Challenging Blood and Breath Test Results
Your case may hinge on the chemical test – which can be a breath test, a blood test or, in rare cases, a urine test. Challenging the reliability and accuracy of chemical test results is a hallmark of our practice. Our DUI attorneys have a reputation for winning victories based on challenging the reliability of blood and breath test results, tests and the machines used to conduct the testing, and demonstrating issues in the laboratories where the test were performed. Our efforts have resulted in:
- The suppression by the trial court of all blood test results in 11 felony cases, after the judge found them to be unreliable at the conclusion of a 17-day-long challenge to their admissibility.
- Removal of the Intoximeters RBT-IV® machine from the streets of Arizona.
- Suppression of test results in more than 7,000 cases based on our challenge to the Intoximeters RBT-IV.
- Suppression of test results and dismissal of cases throughout Arizona because of our demand for the CMI Intoxilyzer 8000® source code and software.
We routinely challenge the manner in which blood test are conducted in Arizona. Our work has exposed a history of significant issues with the blood testing equipment used in crime laboratories throughout Arizona. This includes:
- The equipment used to test blood in the Scottsdale Crime Laboratory from 2009-2015 misprinted the names of the samples it was testing, and the vial numbers of the samples it was testing, and would stop collecting information in the middle of testing a blood vial from time to time.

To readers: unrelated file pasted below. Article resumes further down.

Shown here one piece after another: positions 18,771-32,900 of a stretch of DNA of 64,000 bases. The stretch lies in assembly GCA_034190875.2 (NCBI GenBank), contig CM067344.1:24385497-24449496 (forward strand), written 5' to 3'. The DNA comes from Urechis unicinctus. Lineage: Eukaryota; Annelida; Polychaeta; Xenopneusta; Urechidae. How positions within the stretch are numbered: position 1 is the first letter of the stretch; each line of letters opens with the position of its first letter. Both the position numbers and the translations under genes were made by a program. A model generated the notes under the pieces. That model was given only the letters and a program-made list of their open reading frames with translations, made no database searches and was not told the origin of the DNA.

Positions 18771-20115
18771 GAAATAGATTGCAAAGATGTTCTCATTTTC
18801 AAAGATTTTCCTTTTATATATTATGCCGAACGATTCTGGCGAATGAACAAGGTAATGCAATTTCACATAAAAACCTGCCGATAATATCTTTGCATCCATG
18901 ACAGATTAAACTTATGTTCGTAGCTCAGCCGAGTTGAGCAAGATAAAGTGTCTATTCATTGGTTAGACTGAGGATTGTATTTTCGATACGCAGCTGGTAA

- In 2013, a blood testing device used in the Phoenix Department of Public Safety (DPS) laboratory had an issue that produced a false peak in all test results, requiring the lab to rebuild the machine from scratch.
- After the rebuilt machine was put back in service in 2014, incorrect calibration values were used to test blood 62 times in a row with no one in the lab noticing.
- In June 2015, DPS wrote to the manufacturer of the blood testing equipment that it used, PerkinElmer, complaining that the equipment “intermittently and unpredictably mislabeled the vial number that was injected on result printouts,” and demanded that the company create a plan to repair the equipment within 10 days, or refund the $376,668.90 DPS had paid for the equipment.
- In October, 2015, after PerkinElmer had supposedly repaired the equipment, an incorrect vial number was reported for the sample being tested on one of the test runs. The test runs, of course, were designed to show that the problem had been eliminated.
- To this day, the blood testing equipment use in DPS laboratories throughout Arizona still routinely misprints the vial numbers of the samples being tested (this occurred, for example, in 3 out of the 6 blood runs conducted by the Tucson DPS lab in June, 2018).
We also routinely challenge breath test evidence, demonstrating to judges and juries how a breath test can be artificially inflated by up to 34% by:
- Breath and body temperature
- Breathing patterns
- Physiological variables unaccounted for by the testing equipment
- Mouth alcohol
- Machine error
- False assumptions the machine makes about the rate at which alcohol is exchanged between the subject’s breath and blood (the partition ratio)
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